The Secret History of ISIS (2016)

This film showed how, in the aftermath of the U.S.-led invasion of Iraq, Abu Musab al-Zarqawi, the Al Qaeda in Iraq leader and Sunni extremist, developed what would become the foundation for ISIS’s playbook of brutal violence and fear. From filmmakers Michael Kirk, Mike Wiser and Jim Gilmore, the film also traced how Abu Bakr al-Baghdadi followed Zarqawi’s method.

Confronting ISIS (2016)

An on-the-ground investigation of the complexities of the U.S.-led fight against ISIS, this documentary from filmmakers Martin Smith and Linda Hirsch delved into the conditions and political decisions that allowed ISIS to rise in Iraq and Syria, and the role of powerful, Iran-backed Shia militias in Iraq that were accused of abusing civilians while fighting ISIS.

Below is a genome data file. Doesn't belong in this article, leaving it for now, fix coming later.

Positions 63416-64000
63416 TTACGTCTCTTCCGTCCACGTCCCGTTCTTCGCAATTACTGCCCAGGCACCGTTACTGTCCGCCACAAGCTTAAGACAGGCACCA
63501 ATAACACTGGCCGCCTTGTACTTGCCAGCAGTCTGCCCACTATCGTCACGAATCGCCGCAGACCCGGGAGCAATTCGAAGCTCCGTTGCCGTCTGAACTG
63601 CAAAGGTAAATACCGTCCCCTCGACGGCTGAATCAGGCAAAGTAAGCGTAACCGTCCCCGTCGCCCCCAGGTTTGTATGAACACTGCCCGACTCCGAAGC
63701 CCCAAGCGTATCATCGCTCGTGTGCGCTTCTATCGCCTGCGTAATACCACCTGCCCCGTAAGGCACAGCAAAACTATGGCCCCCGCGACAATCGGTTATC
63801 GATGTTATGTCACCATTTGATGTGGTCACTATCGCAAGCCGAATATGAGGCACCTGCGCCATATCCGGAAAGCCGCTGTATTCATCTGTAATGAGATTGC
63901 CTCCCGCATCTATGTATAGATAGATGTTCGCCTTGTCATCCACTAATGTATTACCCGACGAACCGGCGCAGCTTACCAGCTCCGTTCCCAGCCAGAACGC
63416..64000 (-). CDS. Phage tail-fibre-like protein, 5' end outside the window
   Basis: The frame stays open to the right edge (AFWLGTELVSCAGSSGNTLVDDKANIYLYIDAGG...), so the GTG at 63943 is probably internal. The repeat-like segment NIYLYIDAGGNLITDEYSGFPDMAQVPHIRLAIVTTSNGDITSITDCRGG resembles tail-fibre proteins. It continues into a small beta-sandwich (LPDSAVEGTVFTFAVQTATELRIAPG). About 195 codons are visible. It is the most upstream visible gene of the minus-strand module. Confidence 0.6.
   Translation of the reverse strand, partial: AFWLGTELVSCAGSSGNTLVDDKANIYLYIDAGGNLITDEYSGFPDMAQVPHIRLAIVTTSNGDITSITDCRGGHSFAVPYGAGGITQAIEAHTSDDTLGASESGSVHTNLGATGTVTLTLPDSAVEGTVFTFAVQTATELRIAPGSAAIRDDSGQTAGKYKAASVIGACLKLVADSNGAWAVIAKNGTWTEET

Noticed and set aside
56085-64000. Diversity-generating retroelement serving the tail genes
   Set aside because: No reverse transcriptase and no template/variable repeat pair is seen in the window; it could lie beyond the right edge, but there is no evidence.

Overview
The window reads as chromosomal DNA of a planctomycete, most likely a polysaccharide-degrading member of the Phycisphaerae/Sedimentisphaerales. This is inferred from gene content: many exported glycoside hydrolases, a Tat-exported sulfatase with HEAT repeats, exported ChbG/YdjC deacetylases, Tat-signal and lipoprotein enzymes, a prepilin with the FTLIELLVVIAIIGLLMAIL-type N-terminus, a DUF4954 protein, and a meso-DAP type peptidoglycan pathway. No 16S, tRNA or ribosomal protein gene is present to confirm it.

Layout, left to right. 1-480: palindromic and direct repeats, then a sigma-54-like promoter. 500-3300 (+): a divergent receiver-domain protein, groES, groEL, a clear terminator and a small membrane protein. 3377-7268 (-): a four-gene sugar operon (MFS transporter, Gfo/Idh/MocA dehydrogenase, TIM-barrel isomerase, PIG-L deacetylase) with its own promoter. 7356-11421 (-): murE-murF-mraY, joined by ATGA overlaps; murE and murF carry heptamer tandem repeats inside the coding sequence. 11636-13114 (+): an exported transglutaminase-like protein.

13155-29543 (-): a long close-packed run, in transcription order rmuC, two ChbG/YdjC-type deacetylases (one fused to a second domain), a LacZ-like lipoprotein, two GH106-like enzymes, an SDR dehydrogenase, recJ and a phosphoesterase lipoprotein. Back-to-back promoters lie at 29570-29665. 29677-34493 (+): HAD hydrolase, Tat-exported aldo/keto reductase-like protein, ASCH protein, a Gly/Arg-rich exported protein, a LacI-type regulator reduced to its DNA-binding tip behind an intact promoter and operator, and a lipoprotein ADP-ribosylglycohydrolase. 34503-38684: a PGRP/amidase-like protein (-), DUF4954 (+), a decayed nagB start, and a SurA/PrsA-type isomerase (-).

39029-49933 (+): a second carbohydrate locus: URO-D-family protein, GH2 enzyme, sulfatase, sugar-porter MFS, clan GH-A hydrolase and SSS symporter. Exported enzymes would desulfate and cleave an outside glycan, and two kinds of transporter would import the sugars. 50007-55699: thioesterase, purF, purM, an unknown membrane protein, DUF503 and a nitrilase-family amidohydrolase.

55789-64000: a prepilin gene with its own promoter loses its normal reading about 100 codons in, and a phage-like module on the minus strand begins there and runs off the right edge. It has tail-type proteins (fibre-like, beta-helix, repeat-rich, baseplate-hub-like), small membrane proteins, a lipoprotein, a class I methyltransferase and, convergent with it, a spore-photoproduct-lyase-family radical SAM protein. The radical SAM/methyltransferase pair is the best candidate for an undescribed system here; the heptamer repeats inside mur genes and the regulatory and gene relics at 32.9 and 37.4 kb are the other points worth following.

Battle for Iraq (2017)

Reporter Ghaith Abdul-Ahad went inside the battle against ISIS for control of the city of Mosul.

Mosul (2017)

Described by some military commanders as the deadliest urban combat since World War II, the battle to drive ISIS out of Mosul, Iraq, was brutal and grueling. Shot over the course of the nine-month battle, this film from Olivier Sarbil, James Jones and Dan Edge followed four young soldiers on an Iraqi special forces squad.

Iraq Uncovered (2017)

Shia militias played a crucial role in Iraq’s fight against ISIS. But correspondent Ramita Navai found that some of the Iranian-backed Shia forces battling ISIS had themselves been accused of atrocities, including kidnapping, imprisoning, torturing and killing ordinary Sunni civilians whom the militias saw as ISIS suspects.